Traditionally the notion of ‘author’ has been associated with the written word. However I believe, as French philosopher, critic and sociologist Michael Foucault argued, an author is not constrained to storytelling, but is a broader term used to describe a creative individual; “[…] it is ‘the author’-by which we mean any creative agent, whether writer, painter, filmmaker, or theorist-that allows us to conceive of the subject as a specific and particular individual, someone who can be distinguished from all other subjects.” (6)
When German critic Walter Benjamin wrote the text “The Author as Producer” (1934 cited Lupton 1983) he explained how “writing (and other arts) are grounded in the material structures of society.” Similarly, Foucault’s theory of ‘The Author Function‘, “the necessary thing that marks a particular discourse or set of discourses and authorizes them to circulate within a society” remains apparent today. When recalling favourite books, movies or even designs, it is often not the work itself that is remembered but its authorial voice. Danaher et al. (2000. pp.153-4) explain; “It is the name of the author that sells books or that attracts us to movies – John Grisham’s name is typically far more prominent on the covers of his paperback novels than the titles, and a movie is promoted as ‘the new film by George Lucas‘.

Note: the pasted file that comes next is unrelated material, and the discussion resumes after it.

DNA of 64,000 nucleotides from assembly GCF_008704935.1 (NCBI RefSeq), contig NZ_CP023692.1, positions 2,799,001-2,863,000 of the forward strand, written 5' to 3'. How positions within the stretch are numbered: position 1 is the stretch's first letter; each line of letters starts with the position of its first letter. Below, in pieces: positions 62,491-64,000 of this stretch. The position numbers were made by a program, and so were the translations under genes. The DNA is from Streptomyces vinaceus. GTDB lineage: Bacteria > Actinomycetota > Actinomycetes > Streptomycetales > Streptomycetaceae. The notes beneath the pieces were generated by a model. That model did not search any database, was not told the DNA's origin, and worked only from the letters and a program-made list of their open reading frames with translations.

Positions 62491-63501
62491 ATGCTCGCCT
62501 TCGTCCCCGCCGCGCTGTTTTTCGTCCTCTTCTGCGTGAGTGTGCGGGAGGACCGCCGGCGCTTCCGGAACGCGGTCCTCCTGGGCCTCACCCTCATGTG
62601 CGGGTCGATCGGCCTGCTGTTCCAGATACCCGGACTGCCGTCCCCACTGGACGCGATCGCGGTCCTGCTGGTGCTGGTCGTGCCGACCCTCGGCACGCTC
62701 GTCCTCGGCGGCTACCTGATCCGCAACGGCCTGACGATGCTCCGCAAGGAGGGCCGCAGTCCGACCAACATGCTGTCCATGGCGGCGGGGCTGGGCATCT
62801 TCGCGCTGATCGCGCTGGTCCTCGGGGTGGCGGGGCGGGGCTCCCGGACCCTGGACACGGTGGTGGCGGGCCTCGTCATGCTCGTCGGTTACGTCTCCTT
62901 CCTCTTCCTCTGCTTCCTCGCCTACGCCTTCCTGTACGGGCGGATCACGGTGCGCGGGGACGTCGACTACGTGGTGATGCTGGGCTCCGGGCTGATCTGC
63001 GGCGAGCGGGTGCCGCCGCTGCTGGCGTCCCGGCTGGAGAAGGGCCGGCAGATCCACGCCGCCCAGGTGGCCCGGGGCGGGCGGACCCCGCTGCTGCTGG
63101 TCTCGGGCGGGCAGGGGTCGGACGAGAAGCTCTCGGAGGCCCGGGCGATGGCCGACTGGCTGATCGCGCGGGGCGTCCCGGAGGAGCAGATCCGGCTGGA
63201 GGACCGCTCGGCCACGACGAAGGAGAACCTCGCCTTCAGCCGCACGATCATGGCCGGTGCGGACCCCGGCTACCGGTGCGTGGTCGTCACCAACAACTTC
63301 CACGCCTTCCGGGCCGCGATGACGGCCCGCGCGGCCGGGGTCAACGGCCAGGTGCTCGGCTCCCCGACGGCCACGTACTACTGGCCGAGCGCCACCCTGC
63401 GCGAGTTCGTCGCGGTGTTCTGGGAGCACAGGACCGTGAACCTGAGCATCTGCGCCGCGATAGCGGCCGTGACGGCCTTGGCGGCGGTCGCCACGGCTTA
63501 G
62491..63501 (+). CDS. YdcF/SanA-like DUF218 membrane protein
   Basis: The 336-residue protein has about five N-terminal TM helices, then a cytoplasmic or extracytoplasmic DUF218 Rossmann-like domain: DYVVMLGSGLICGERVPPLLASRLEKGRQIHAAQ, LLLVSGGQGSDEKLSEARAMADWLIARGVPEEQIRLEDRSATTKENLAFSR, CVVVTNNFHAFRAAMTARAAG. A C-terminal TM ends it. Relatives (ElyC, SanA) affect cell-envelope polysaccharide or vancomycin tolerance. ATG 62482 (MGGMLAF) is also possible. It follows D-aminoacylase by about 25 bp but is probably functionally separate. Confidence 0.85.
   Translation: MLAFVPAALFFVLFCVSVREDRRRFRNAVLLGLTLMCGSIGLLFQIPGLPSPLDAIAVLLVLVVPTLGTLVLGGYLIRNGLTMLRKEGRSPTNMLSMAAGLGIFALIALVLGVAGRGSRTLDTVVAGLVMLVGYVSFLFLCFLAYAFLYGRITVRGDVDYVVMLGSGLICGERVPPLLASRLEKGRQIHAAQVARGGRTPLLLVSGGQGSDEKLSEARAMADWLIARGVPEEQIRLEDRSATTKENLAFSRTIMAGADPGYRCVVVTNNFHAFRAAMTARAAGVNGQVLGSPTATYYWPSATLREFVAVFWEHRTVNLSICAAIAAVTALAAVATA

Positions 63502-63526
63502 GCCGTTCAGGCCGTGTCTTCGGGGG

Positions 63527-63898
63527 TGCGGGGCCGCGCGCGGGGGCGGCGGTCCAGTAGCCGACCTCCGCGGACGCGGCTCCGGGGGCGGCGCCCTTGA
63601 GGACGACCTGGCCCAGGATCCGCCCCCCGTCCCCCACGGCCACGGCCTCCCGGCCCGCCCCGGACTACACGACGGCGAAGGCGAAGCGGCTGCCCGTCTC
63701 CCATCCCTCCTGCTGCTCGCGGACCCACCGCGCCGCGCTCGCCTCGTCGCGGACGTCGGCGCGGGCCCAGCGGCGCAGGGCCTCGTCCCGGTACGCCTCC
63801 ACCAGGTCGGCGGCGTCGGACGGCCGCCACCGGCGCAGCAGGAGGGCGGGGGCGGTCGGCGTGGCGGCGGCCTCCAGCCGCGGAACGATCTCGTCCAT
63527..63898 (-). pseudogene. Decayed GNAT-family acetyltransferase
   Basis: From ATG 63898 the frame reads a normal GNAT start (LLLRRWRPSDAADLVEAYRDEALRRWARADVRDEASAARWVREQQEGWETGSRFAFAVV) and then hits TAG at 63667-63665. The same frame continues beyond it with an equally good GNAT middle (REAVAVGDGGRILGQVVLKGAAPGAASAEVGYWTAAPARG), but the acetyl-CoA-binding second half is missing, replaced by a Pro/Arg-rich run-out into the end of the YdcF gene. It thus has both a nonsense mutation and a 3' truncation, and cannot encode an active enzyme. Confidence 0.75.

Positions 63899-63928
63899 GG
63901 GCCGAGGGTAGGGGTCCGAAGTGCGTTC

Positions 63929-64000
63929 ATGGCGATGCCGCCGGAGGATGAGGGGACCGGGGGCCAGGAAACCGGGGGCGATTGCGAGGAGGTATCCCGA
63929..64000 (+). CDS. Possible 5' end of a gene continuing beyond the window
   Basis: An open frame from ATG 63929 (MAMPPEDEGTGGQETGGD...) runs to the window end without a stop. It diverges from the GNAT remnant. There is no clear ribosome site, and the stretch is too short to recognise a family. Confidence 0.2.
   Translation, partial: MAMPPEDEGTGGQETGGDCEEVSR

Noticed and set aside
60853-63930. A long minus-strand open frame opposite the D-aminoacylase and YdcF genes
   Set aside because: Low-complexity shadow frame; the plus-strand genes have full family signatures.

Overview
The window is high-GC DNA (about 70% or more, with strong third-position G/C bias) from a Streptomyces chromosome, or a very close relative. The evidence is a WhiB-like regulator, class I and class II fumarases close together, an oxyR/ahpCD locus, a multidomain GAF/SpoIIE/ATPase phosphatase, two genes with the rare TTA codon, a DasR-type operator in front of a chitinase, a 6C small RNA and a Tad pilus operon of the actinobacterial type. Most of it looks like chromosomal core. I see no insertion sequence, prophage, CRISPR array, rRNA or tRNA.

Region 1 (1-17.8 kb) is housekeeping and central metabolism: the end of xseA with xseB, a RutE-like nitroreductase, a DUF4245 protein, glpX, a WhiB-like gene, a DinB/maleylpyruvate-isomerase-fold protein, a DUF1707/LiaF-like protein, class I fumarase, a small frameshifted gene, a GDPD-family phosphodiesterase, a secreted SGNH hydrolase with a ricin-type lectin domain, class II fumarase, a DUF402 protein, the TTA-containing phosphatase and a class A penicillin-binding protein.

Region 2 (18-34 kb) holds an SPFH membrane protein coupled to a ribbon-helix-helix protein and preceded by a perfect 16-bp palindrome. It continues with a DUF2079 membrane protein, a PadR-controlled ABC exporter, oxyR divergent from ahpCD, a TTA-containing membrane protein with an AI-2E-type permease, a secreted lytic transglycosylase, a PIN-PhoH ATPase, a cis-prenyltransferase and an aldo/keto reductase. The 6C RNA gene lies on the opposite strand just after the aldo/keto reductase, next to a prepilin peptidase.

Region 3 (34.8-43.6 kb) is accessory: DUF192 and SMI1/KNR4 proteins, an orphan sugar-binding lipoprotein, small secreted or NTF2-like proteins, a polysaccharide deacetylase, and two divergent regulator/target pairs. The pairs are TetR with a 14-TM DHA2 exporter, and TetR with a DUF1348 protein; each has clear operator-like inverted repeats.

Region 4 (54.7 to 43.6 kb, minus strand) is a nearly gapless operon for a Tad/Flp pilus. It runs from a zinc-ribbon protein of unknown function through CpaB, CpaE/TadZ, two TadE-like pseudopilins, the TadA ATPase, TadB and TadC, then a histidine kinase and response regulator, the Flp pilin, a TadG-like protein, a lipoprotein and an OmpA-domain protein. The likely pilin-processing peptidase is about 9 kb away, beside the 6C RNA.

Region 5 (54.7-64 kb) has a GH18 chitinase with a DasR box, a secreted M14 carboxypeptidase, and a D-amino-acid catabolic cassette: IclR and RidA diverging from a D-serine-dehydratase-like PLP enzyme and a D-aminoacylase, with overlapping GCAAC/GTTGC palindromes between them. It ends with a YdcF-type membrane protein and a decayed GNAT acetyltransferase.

In 1946 British author George Orwell (7) suggested four motives for writing: sheer egoism, aesthetic enthusiasm, historical impulse and/or political purpose. Essentially driven by authorial content and discourse, individuals (authors) across the world are proving this theory valid, informally and, often unconsciously, branding weblogs with authorial motives: self-promotion, a subjective aesthetic showcase, a historical exploration, or with a social, environmental or political premise. Not only is everyone a designer now (8), or a critic, but everyone has become an author too.